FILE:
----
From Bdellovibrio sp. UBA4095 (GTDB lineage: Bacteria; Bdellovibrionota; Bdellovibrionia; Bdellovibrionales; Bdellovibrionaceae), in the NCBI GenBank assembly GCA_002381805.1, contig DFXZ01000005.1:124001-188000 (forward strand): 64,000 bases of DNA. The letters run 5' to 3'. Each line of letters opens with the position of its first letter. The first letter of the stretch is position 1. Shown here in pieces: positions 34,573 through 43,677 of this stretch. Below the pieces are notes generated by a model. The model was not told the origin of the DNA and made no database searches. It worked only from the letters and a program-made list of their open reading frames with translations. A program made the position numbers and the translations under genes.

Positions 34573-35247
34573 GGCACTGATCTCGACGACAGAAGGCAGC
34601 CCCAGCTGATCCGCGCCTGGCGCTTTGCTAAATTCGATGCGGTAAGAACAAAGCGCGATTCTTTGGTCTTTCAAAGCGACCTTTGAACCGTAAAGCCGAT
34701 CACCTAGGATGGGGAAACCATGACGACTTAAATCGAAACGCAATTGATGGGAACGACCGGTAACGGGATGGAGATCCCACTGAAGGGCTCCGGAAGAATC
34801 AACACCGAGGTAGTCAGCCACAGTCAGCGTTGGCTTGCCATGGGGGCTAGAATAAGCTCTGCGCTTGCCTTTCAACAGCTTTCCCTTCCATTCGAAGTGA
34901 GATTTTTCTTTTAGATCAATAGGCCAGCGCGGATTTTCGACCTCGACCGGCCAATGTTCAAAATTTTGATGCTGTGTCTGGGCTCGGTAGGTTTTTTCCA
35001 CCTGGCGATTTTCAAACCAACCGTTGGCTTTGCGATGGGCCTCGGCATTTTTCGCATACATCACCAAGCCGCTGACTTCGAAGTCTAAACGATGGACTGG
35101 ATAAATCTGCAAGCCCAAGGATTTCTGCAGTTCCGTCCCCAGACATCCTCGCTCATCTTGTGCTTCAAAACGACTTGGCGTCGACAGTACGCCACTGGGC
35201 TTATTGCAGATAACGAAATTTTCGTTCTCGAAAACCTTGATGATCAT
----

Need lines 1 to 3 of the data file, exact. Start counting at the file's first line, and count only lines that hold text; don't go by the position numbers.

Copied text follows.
From Bdellovibrio sp. UBA4095 (GTDB lineage: Bacteria; Bdellovibrionota; Bdellovibrionia; Bdellovibrionales; Bdellovibrionaceae), in the NCBI GenBank assembly GCA_002381805.1, contig DFXZ01000005.1:124001-188000 (forward strand): 64,000 bases of DNA. The letters run 5' to 3'. Each line of letters opens with the position of its first letter. The first letter of the stretch is position 1. Shown here in pieces: positions 34,573 through 43,677 of this stretch. Below the pieces are notes generated by a model. The model was not told the origin of the DNA and made no database searches. It worked only from the letters and a program-made list of their open reading frames with translations. A program made the position numbers and the translations under genes.

Positions 34573-35247
34573 GGCACTGATCTCGACGACAGAAGGCAGC